Audio materials let you set objects to a specific material type so that reverberation (sound waves bouncing off those objects) are treated differently. For example, singing in the shower is quite echoey compared to singing in other rooms, in part because most bathrooms have tile, metal, and other very reflective surfaces that have different properties than a living room with reflection-dampening rugs.
Material type also affects footstep sounds, as heard in this video graciously shared by creator Nobby, which shows his "FOXIS Island" (a work in progress as of April 20, 2017). Notice how he's set different objects to different audio materials, so as his avatar walks over them, the sound changes to mimic what you'd expect on grass, wood, or tile.
List of audio materials
As of the March 2, 2017 release, there are varied preset material types that model their real-world, physical counterparts. This is the order in which the materials appear in the UI, and we intend to continue expanding and organizing this list:
- silent - Use this if you want no avatar footsteps to be heard when walking over an object. No reverb.
- generic - A generic "wood" footstep sound. Normal reverb.
- wood - Sounds like wood. Long reverb.
- bushes - Relatively long rustling with overlapping release tails. No reverb.
- brick - Hard, gritty surface sound. Long reverb.
- concrete - Hard, gritty surface sound. Long reverb.
- plaster - Hard, gritty surface sound. Medium reverb.
- rock -Hard, gritty surface sound. Short reverb.
- ceramic - Hard, clean surface sound. Long, harsh reverb.
- glass - Hard, clean surface sound. Long, harsh reverb.
- metal - Hard, clean surface sound. Short reverb.
- carpet - Sounds similar to stepping on a box of crisp rice cereal. No reverb.
- gravel - Sounds like stepping on gravel. No reverb.
- water - Makes appropriate splashing noises. Useful to enhance the illusion of walking in a liquid.
- dirt - Sounds like stepping on dirt. Medium reverb.
- grass - Crisp, gentle crunchy sounds. No reverb.
- sand - Sounds like stepping on sand. No reverb.
Some types share the same footstep foley yet have different reverb properties, while others have their own unique footstep sounds. For example, even though "gravel", "dirt", and "sand" are all made of small bits of earth in the physical world, they have distinct sonic identities. You don't need to be literal about matching a material name to what the walkable surface is meant to be — go with what sounds right. For example, "dirt" might be used for a grassy field.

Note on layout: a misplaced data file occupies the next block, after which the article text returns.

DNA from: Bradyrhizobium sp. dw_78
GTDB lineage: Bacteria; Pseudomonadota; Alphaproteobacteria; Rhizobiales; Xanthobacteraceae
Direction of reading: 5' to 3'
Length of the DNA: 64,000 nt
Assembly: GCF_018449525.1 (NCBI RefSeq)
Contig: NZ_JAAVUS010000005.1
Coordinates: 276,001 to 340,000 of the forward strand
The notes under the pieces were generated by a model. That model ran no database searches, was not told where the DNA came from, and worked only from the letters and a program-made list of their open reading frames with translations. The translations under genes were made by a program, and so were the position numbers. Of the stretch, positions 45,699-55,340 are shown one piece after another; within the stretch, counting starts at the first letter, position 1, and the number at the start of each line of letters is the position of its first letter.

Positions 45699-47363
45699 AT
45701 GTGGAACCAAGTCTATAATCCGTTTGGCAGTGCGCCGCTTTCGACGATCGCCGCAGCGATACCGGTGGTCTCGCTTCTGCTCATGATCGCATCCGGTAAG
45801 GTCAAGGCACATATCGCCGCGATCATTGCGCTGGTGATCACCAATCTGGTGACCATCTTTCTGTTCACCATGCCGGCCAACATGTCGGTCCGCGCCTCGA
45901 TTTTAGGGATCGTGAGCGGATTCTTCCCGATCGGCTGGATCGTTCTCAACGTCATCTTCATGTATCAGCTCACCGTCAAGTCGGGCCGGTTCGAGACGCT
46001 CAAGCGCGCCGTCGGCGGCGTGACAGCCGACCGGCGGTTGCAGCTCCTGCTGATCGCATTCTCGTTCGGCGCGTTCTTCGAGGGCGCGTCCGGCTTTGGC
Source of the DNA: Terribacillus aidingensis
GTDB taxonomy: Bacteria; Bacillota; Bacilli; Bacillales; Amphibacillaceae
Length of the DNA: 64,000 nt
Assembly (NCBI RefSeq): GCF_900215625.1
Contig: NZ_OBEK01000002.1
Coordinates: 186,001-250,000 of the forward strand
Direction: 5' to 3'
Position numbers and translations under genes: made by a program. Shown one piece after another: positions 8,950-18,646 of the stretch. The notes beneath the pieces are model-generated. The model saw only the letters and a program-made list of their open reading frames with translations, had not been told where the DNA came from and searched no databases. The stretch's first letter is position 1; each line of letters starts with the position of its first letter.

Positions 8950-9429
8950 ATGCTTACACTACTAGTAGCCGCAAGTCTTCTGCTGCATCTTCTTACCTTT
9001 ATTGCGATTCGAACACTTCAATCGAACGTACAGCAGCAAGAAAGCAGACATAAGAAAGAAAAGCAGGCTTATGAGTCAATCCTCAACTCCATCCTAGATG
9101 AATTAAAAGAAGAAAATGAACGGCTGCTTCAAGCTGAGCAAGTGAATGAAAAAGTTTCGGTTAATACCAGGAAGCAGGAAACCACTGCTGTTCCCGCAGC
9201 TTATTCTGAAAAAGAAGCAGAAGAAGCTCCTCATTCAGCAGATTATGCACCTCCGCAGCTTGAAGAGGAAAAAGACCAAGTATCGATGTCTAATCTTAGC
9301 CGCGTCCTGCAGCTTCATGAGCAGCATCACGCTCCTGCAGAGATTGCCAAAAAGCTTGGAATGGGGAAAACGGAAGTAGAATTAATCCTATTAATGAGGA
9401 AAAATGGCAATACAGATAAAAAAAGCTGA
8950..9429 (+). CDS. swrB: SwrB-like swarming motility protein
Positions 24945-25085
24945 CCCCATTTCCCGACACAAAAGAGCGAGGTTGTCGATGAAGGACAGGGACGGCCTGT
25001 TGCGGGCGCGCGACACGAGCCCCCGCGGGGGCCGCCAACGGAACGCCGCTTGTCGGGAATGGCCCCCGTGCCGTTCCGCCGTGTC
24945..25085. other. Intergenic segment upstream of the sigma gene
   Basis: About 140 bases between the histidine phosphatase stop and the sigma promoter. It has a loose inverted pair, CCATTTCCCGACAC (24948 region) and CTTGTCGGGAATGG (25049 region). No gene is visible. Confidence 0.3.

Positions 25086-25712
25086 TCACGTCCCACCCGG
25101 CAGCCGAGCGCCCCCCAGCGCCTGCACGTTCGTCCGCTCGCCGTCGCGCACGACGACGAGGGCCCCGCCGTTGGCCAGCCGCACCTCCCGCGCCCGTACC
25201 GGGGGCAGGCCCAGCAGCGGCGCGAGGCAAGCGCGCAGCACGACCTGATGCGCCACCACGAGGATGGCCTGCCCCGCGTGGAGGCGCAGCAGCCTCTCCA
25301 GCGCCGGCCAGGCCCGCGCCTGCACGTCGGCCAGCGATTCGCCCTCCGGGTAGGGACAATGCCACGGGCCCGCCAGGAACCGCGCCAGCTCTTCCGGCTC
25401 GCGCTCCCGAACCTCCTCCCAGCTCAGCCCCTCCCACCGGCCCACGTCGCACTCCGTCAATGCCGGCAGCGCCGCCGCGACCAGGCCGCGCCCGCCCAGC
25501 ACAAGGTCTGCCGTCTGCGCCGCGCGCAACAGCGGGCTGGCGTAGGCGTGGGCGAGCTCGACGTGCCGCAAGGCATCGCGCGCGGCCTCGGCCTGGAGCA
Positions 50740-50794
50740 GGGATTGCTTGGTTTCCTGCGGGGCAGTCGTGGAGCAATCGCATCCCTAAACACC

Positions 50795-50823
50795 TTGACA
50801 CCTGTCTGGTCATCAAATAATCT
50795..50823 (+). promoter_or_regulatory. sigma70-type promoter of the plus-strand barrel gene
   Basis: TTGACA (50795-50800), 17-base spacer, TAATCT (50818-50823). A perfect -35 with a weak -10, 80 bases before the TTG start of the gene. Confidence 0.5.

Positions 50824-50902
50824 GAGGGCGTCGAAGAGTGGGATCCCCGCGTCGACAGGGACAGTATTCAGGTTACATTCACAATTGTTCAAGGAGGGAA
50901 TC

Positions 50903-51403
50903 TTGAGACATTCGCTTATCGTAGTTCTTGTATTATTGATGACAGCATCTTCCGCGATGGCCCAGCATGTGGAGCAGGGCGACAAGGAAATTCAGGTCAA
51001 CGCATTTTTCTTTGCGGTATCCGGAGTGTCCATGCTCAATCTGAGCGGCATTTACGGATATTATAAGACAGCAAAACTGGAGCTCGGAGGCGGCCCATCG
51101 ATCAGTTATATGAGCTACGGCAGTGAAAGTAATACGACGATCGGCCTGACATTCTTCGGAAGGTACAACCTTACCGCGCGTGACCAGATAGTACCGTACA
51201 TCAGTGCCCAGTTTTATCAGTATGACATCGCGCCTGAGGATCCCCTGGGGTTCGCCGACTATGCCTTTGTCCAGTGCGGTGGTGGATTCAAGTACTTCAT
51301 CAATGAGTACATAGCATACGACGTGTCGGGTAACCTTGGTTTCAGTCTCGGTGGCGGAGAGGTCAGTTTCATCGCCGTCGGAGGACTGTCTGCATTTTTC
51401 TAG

The two extremes are "carpet" and "ceramic". Here's a comparison of those two. (note that as of R7, the "Compute Scene Reverb off" example is not accurate, because reverb has been removed from non-baked experiences):
These examples were created by placing an avatar in first-person view, in front of an audio emitter inside of a big box set to the different audio materials. Note that due to the variability of Sansar spawn points and avatar navigation, this isn't an exact A/B comparison, but it should effectively show you the difference.
You can also hear the comparison files in their entirety. The recorded audio is Sansar's raw output, no compression or further processing has been applied:
- Audio Materials Comparison - Carpet.wav
- Audio Materials Comparison - Ceramic.wav
- Audio Materials Comparison - Source.wav - upload this into Sansar for your own testing!
Setting audio material for an object
Make sure Compute Scene Reverb (casually known as bake reverb), which is at the bottom of the Scene Settings, is on in your experience.
- Click an object.
- Click the Properties button.
- Next to AudioMaterial, click the dropdown menu and choose a material.
As the old adage goes, if it sounds good, it is good — so please experiment and let us know what you've created!
As with other Sansar audio features where spatial audio can be a key contributor to immersion, we recommend you test your own experience with a good pair of headphones, and, if possible, in VR mode.